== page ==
Hope everyone had a wonderful Halloween and are ready to enter the colder months of the year! It looks like the market this week has been doing well, as seen below:
S&P 500: 3,066.91 (+29.35, +0.97%)
DJI: 27,347.36 (+301.13, +1.11%)
Nasdaq: 8,386.40 (+94.04, +1.13%)
The biggest contributor to a great Friday market close?
On Friday, the U.S. Bureau of Labor Statistics released their October end-of-month report on job statistics, and investors lost their minds. 128,000 jobs were just added to the economy with wages up 3% yoy. In the face of slowing business investment and a massive labor strike with GM autoworkers last month, investors were shocked by the impressive job gains. Importantly, the labor force participation rate rose to 63.3%, the highest it has been since 2013. These results have encouraged investing and optimism about the future, allowing for the market to perform well overall. Remember that yield curve we were freaking out about earlier? It’s returning to its normal upward-pointing shape as investors are more and more willing to turn to riskier assets.
However, despite the market performing well, the economy grew only 1.9% this last quarter compared to the White House forecast of 3%. This may be a sign of more foreboding economic news…
It looks like manufacturing is down this month.
According to the Institute for Supply Management (ISM), manufacturing slumped last calendar quarter even after slight improvement since September. This indicates a contraction in the sector, as people are more cautious in investing in manufacturing due to the current political climate. The report explains that demand, prices, new orders, and productions were down overall. Experts point to the trade war as the cause. Opponents to the trade war claim that by finalizing a deal with China and removing all the tariffs, manufacturing will rebound.
We’re just gonna manufacture a transition real quick and discuss some highlights from tech and energy earnings from the past week . . .
Did Google just come for Apple and the Apple Watch?
This week, Google just announced its acquisition of Fitbit for $2.1 billion. Acquiring Fitbit allows Google the opportunity to strengthen its foothold in the wearables market. Although Google did work on Wear OS for Android smartwatches, it hasn’t developed hardware to compete in the market. Using Fitbit’s developed hardware would allow Google to further develop the technology and release it into a market where Android owns a 75% market share of the smartphone OS market.
Another tech company worth watching…
Things are looking up for Alibaba.
As of this week, Alibaba’s stock is up almost 30% sine the start of 2019. Baba got another boost on Friday thanks to their stellar earnings call, which stated a yoy revenue growth of 40%. To make the report even spicier, cloud segment revenues increased 64% yoy (Amazon Web Services only grew 35%). Most investors consider BABA to be the Chinese Amazon, making them an enticing way for investors to get exposure to foreign markets. Alibaba’s core consumer business still accounts for 85% of revenues.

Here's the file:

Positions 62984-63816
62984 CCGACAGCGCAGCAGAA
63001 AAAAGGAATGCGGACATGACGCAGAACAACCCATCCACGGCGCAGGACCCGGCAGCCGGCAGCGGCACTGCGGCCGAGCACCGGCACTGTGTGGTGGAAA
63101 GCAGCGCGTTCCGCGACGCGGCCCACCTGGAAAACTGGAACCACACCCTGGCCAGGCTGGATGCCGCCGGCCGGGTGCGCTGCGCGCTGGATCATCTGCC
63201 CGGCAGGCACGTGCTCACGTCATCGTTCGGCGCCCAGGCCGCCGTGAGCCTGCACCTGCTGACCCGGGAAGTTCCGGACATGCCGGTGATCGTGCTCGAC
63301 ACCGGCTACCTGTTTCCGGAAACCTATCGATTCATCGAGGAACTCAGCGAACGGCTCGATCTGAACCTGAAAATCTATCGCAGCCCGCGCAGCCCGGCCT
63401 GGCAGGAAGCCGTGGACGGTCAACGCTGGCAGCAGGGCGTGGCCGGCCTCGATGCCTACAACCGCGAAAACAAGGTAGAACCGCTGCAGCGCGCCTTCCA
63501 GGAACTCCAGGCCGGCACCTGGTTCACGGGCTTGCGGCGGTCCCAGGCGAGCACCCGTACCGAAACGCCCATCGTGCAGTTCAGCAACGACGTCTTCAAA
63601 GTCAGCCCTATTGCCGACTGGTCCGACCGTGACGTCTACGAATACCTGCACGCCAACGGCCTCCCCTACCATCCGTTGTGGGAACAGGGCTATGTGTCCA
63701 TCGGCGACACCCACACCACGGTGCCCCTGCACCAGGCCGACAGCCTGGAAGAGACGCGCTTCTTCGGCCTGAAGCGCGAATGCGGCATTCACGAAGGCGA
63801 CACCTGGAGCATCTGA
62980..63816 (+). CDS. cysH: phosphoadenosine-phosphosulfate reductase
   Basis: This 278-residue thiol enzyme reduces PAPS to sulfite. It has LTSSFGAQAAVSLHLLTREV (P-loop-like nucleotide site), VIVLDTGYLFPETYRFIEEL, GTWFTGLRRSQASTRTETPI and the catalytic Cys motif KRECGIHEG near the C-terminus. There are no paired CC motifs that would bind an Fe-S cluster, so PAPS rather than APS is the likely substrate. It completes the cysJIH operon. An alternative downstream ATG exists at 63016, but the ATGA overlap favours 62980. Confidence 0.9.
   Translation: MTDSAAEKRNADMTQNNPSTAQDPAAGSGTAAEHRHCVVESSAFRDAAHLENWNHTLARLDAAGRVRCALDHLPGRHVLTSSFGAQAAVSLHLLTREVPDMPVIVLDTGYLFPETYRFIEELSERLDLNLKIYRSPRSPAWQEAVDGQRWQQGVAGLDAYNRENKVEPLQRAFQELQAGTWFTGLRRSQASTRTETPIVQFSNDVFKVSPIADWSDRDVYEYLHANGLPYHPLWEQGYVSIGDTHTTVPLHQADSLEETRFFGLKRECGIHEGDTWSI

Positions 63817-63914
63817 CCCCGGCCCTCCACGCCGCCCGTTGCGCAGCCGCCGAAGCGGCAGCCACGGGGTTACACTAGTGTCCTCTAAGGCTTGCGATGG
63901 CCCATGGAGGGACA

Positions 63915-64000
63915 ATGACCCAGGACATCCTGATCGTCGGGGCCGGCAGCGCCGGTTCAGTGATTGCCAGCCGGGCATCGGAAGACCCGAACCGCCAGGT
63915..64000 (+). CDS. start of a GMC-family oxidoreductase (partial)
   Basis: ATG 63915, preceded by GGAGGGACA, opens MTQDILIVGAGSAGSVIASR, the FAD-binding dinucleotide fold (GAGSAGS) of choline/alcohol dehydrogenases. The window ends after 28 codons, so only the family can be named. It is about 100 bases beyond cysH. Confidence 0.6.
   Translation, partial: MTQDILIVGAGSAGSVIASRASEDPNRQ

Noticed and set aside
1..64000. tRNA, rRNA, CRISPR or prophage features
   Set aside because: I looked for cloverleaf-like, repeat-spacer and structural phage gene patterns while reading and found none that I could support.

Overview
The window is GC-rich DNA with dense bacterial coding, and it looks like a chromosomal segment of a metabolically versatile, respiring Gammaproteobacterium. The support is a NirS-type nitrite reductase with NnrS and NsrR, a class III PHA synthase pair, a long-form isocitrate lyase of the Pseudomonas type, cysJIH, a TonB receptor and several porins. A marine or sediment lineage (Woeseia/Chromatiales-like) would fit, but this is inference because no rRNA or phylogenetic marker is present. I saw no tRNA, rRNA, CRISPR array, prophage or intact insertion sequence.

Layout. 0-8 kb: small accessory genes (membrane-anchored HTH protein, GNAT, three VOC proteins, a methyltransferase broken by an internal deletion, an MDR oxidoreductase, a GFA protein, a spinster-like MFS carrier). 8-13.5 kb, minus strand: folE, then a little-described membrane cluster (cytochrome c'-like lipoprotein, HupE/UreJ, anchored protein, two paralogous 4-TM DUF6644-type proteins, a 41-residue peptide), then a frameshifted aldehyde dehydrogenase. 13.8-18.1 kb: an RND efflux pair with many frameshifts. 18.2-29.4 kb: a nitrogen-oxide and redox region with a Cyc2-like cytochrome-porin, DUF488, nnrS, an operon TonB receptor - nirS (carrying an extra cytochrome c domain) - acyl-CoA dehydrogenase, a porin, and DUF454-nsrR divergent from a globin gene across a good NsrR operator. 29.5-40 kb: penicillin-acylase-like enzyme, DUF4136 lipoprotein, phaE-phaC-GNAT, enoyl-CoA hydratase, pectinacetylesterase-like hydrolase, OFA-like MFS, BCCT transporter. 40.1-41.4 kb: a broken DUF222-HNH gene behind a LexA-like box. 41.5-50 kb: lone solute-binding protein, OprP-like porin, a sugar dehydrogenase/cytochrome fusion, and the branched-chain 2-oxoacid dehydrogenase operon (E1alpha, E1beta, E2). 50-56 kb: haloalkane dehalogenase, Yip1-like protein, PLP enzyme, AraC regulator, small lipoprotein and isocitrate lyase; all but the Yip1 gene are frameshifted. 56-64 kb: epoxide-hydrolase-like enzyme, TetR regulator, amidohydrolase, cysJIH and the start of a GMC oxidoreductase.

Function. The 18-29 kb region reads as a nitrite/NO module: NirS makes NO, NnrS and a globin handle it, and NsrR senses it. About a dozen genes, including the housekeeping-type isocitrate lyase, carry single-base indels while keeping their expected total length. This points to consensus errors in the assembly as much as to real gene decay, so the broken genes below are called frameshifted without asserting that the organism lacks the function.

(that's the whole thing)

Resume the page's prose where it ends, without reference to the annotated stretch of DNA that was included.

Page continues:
Speaking of earnings…
Earnings and Energy
This week, the two energy giants ExxonMobil and Chevron announced their Q3 earnings, and the result is quite surprising to investors. Currently, the industry is facing lower prices and higher costs due to company and geopolitical conditions. However, for Chevron, third-quarter earnings exceeded investor expectations, in part due to the strong production that Chevron has had over the last few months. Additionally, although ExxonMobil suffered a 49% decline in third-quarter earnings, earnings exceeded analyst expectations due to the 4% increase in production in the Permian Basin. In fact, when looking at all the major oil companies, every company beat earnings expectations but fell short of revenue expectations and year-ago earnings.
Low oil prices can actually be a good thing for world’s biggest oil producers because as smaller oil companies go out of business (they can’t whether a storm of low prices for very long) their land is acquired by oil giants for relatively cheap. As a result, the largest oil companies are able to replete their oil production without spending as much on land acquisitions.
Does this mean we should all run to invest in energy? Maybe. However, it is important to note that these companies have been experiencing a downward trend in revenues, and it may continue to decline. Additionally, keep in mind that over the last 10 years, the industry has repeatedly faced long-term bearish patterns and there may be additional risk if exposure is taken.
Energy wasn’t the only industry to have earnings calls this week…
Pinterest kills earnings and tanks
Pinterest just announced its Q3 earnings, and both revenue and earnings surpassed investor expectations. They even raised guidance for the next quarter a little. This is in part to an expanding user base and improved advertising platform.
Pinterest has developed their platform by making it more shopping-friendly for users, optimizing the machine learning algos built into their features, and by adding new features such as dark mode. Honestly, the folks here at lit have been waiting for Pinterest dark mode for years. Finally, we can check out macaroni art at 2:00 am without straining our corneas. Overall, it is clear that Pinterest has taken an active approach in improving the user experience.
Their stock tanked 17% after the earnings call. Why? Because the stock wasn’t cheap. Some see this as a case of the company doing fine, but the stock being overvalued because it was overhyped. Overhyped and 2019 IPO stock are synonyms at this point, so it makes sense that Pinterest could fall even after a solid earnings call (the market was valuing them at 10x their revenue before the selloff).